One of the hot new trends in Content Marketing this year is “content syndication”.In case you haven’t heard about it before, imagine this:You write an article and publish it on your own blog. Your audience checks it out.Then you take that same article and republish it on a dozen wildly popular sites like Huffington Post, Fast Company, Inc, Lifehacker, The Next Web, tapping into their massive audiences and getting huge traffic and some high authority links from them.
1. The secret to great writing is great reading material.
This applies to both: what you write and how you write it.
We aren’t born with tons of knowledge in our heads. So if you want to write something noteworthy — you have to learn something noteworthy first.There are a lot of ways to learn new things, but reading is probably the quickest one.
Gregory writes a lot about human psychology and by looking at his list of “50 Must-Read SocialPsychology Books” you can guess where all these great ideas of his articles come from.
2. The “M. Night Shyamalan Technique”
Another great “hack” that I’ve learned from Gregory.M. Night Shyamalan is a movie director and screenwriter who made a name for himself by having a unique “twist” ending in his movies.
That’s what you need to do with your content — add some unique “twist” to it to help people remember you.This “twist” can take many different forms.Gregory Ciotti mostly writes about personal development and customer success and he is known for using a lot of psychological studies and research data in his writing.
Derek Halpern has the same “twist” as Gregory (referencing a lot of psychological studies), but he applies it to a different niche — online marketing.The twist these guys have picked for themselves takes tons of effort to master, so you may think of an easier “twist” to start with.For example Ana Hoffman is strongly assiciated with a cup of hot coffee and Noah Kagan with a bunch of tasty tacos.
3. The “White Bread” & “Wheat Bread” Content
This concept was totally new to me, but it makes so much sense!
- “White bread” content (not healthy, but very tasty) — the kind of content that is easy to digest. It won’t make you think too hard and you may not learn a lot, but it would surely be a fun read.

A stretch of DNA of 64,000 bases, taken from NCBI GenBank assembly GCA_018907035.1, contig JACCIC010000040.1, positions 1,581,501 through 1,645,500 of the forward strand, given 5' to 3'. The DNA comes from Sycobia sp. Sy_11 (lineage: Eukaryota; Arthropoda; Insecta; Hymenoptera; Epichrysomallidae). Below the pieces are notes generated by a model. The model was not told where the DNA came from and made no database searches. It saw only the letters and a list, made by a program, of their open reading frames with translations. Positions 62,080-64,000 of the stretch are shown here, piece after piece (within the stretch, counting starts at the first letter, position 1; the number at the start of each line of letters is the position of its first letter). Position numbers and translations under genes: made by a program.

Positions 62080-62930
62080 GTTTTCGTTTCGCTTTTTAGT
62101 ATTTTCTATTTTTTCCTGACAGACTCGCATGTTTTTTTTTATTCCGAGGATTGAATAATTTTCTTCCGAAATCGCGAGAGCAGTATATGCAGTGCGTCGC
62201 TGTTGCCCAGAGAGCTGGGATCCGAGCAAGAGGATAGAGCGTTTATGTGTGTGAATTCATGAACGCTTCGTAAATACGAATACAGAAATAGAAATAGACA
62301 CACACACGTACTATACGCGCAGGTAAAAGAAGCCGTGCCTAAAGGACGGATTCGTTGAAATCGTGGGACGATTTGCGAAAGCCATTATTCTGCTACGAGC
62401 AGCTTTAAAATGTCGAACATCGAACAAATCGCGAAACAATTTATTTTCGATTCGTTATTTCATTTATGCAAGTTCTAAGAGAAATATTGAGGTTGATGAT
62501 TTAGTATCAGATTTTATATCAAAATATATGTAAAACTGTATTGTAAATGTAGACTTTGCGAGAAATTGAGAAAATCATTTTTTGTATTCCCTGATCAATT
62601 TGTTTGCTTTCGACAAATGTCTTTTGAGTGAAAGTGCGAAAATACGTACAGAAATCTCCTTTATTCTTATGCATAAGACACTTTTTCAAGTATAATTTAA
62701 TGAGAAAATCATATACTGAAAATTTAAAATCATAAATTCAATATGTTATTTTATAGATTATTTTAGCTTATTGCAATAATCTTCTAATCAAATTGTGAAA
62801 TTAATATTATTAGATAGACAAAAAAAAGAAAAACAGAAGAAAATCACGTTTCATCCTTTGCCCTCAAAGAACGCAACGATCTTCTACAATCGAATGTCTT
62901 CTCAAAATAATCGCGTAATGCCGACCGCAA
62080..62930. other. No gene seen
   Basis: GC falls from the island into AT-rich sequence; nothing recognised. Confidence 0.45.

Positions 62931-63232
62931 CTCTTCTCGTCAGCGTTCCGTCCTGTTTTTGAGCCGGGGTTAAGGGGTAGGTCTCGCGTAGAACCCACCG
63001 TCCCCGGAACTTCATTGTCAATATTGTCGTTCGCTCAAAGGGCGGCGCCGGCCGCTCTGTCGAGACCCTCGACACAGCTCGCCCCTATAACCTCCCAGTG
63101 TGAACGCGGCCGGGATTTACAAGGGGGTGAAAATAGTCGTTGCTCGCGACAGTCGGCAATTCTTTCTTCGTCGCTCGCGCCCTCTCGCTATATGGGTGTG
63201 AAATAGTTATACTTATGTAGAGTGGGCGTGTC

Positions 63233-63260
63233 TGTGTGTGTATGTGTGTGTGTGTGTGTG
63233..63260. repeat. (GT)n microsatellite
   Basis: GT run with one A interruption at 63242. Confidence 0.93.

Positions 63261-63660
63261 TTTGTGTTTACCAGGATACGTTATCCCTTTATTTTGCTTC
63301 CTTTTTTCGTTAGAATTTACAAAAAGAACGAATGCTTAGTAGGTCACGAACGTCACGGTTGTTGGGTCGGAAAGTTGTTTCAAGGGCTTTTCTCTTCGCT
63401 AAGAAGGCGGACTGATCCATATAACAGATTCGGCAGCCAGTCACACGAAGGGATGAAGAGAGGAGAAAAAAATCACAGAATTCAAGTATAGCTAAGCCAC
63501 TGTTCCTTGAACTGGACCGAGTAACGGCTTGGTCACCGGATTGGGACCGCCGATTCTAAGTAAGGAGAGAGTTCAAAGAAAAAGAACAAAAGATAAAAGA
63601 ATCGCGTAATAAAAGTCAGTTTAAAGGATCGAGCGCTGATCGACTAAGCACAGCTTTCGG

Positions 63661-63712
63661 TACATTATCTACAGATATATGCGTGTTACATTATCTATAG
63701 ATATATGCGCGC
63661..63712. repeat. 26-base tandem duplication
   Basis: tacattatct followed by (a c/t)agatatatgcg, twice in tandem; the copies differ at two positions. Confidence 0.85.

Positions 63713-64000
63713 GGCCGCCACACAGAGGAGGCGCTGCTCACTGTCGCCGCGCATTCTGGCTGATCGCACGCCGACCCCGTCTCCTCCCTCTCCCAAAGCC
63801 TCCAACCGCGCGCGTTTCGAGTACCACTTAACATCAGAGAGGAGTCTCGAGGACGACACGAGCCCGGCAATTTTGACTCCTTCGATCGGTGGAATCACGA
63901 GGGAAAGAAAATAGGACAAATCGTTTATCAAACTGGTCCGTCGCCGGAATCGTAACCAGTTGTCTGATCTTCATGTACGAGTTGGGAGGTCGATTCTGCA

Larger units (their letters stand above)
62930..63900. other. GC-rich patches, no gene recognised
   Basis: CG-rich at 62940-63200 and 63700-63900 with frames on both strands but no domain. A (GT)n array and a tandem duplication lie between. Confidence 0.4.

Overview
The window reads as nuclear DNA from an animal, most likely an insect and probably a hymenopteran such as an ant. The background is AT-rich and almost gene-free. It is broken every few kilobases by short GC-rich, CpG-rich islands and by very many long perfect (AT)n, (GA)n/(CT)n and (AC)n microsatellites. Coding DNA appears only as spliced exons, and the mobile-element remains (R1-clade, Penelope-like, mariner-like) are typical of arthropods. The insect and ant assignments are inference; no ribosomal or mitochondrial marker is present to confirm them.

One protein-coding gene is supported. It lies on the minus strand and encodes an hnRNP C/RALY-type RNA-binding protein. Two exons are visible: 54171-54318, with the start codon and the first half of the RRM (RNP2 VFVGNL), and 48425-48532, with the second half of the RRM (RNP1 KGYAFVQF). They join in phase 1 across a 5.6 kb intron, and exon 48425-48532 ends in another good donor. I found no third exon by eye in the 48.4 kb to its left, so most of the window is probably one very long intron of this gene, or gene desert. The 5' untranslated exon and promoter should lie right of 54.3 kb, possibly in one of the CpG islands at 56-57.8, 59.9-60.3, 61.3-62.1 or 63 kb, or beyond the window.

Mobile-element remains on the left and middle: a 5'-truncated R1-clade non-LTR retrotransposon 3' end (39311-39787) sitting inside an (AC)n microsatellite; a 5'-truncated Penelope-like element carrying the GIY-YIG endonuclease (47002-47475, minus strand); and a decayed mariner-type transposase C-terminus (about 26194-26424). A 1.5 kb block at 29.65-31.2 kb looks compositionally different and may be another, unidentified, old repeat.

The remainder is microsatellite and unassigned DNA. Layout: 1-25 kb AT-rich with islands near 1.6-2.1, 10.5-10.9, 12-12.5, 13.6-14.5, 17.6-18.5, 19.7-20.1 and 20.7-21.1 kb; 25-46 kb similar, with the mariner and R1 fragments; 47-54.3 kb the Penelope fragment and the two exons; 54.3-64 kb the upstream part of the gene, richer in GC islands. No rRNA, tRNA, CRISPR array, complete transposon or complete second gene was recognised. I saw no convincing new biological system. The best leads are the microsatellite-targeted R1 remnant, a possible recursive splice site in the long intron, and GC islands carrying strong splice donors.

- “Wheat bread” content (not tasty, but very healthy) — the deep dive kind of content that breaks down some difficult topic. An article like this can teach you a lot of new stuff and even change your day-to-day life.
Both types of content can be “noteworthy”, but each in its own way:
- “White bread” content is the one that will get a lot of social shares, because people enjoyed reading it and they want to immediately share their experience with others.
- “Wheat bread” content won’t get many shares, but it might get a lot of references. After learning something valuable people tend to reference the origin of their knowledge when they talk about it.
I decided to browse Brian Dean’s blog Backlinko.com with Ahrefs’ Content Explorer tool to find a few examples of of “white bread” and “wheat bread” content.
4. Strategic Controversy
It’s quite boring when everyone has exactly the same opinion on the matter, right?That’s why controversy drives shares so well — it makes people talk and express their opinions.But you have to be really careful with it. With highly controversial topics there’s a chance to offend a lot of people and bury your own image.
How do you play safe?
Just pick a topic of moderate controversy.
5. Don’t Write It, Visualise It
Can you explain in words “how to tie a tie”?I bet it’s going to be a pain both for you and the person reading your explanations.But you can do this instead:And you don’t have to use any words at all.Visuals help you to explain things that you struggle to put into words.
And besides, what do you think your readers will do once they get asked “how to tie a tie”?Instead of trying to explain it, they will just use your visual!This is what Gregory calls “The Swipe Factor”: visuals are very easy to reference and even easier to share.They are the “snacks” of the internet!